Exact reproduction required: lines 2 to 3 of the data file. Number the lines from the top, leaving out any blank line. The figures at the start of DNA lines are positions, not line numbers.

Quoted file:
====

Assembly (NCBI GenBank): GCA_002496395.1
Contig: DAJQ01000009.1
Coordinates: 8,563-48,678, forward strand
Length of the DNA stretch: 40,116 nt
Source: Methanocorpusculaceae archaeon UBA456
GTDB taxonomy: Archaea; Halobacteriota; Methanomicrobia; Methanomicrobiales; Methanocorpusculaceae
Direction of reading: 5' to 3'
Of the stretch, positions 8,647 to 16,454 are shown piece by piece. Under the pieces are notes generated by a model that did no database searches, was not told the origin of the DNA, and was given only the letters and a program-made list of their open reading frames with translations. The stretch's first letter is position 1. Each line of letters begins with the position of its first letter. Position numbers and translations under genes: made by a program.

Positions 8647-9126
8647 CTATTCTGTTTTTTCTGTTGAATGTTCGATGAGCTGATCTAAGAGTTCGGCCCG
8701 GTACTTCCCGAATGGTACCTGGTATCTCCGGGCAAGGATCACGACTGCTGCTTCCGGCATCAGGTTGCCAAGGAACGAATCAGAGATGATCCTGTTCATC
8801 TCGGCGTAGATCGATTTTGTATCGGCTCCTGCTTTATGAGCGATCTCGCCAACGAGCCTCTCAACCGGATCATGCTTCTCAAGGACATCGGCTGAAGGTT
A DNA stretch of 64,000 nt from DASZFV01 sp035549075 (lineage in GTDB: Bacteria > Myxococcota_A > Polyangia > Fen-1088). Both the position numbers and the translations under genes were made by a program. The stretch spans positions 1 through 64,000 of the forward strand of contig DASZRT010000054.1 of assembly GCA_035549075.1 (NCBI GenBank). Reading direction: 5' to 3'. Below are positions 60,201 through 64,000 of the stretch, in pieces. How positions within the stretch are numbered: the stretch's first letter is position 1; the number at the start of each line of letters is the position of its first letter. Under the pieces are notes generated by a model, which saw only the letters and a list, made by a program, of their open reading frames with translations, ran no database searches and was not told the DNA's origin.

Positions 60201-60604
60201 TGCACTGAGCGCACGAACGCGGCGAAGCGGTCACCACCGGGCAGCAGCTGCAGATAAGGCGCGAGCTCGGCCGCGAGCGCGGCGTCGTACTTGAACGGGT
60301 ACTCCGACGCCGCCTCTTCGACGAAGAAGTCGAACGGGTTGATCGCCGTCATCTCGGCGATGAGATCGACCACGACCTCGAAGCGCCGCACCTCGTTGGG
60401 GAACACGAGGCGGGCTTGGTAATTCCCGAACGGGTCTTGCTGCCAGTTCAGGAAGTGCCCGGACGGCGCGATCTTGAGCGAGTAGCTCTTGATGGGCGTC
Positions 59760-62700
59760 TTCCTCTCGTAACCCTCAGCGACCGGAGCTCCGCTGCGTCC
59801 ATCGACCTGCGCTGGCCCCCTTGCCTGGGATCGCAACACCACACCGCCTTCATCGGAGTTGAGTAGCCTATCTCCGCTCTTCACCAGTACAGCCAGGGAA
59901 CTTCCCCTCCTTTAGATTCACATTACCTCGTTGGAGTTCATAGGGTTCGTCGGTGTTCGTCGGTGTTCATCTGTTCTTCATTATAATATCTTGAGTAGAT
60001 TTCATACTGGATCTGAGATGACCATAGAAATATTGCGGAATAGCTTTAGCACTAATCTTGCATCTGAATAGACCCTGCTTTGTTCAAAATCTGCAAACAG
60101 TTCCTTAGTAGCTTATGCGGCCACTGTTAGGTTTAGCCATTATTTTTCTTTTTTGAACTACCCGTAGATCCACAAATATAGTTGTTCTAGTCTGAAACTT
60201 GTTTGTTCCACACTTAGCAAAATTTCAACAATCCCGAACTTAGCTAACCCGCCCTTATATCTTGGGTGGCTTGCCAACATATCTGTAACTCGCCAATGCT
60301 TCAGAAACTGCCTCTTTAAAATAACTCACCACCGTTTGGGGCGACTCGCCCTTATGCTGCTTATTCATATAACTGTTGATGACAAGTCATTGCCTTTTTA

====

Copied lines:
Contig: DAJQ01000009.1
Coordinates: 8,563-48,678, forward strand